Woman to Woman: Guilty of Not Feeling Guilty
Woman to Woman: Guilty of Not Feeling Guilty

By Winnie Yu

Not long ago, I decided I wanted to write a blog about mom guilt. My thoughts leaped around. The sentences wouldn't gel. Paragraphs refused to flow. I set the blog aside and took off to a writer's conference. There in my hotel room, I realized a simple truth: I didn't really feel that guilty.

And that's when the guilt set in.

Don't get me wrong; I'm no stranger to mom guilt. Who is? Mom guilt comes in all forms and from all directions. Me? I used to feel guilty for almost everything I did. I felt guilty for working. I felt guilty when I didn't work. I felt guilty when I missed field trips. I felt guilty when I fed my kids fast food. I felt guilty for parking them in front of the TV so I could finish a project. I often felt as if everything I did wasn't enough or wasn't right.

Guilt became a part of life -- a way of being. Perhaps because it was so pervasive, it became a bit like breathing -- something I experienced every day and simply had to accept.

But over the years, especially as my daughters got older and I saw that they were fine, the guilt began to lessen. I began to realize that it really is OK to take time for myself, to pursue a career and to do things that break the rules I'd set for myself. I realized that my being away from them for a short period of time wasn't going to make or break them. I realized that the occasional trip to a fast-food restaurant wasn't going to destroy their health.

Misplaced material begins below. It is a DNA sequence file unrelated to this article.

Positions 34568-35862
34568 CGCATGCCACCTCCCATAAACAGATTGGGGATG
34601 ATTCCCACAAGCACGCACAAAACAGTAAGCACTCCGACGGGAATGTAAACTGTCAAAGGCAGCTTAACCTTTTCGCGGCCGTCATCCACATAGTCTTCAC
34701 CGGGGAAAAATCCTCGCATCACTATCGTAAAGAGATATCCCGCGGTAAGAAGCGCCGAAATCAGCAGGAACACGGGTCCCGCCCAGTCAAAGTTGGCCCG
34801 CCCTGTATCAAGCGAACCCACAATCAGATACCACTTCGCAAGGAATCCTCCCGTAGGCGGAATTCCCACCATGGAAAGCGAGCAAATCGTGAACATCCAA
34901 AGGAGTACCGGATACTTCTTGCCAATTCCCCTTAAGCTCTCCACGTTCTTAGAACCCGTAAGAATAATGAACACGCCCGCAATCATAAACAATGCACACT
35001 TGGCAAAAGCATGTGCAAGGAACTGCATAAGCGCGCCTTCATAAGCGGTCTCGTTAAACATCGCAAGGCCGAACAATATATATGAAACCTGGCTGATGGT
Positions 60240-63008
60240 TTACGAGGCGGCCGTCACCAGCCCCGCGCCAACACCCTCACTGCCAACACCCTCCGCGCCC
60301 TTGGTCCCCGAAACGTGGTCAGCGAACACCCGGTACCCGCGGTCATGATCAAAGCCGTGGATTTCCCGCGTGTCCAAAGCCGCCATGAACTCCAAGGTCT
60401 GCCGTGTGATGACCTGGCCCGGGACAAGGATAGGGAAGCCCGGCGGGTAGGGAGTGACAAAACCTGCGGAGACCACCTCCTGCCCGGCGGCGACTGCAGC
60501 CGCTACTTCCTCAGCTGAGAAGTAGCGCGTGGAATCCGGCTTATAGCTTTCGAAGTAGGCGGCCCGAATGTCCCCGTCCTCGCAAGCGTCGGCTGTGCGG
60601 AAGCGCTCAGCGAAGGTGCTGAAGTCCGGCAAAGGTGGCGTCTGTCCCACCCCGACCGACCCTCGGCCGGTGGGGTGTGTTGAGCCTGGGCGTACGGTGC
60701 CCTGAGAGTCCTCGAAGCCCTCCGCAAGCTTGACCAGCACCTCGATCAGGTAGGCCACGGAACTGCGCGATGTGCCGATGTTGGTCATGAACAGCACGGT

Truth is, motherhood evolves and unfolds in its own unique way for every woman. There are no commandments to abide by. Skipping field trips doesn't make you a lesser mother, and getting an occasional spa treatment or attending a work conference doesn't, either.

What matters is your constant presence and love, and it's the rare mom who doesn't provide that.

Still, I do suffer the occasional pang of guilt for liberating myself of mother guilt. When that happens, I remind myself that I've had my share and paid my dues. If time has allowed me to acquire some perspective, then OK: I'm guilty as charged.

Stop The Mommy Guilt!

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Woman to Woman: "Guilty of Not Feeling Guilty"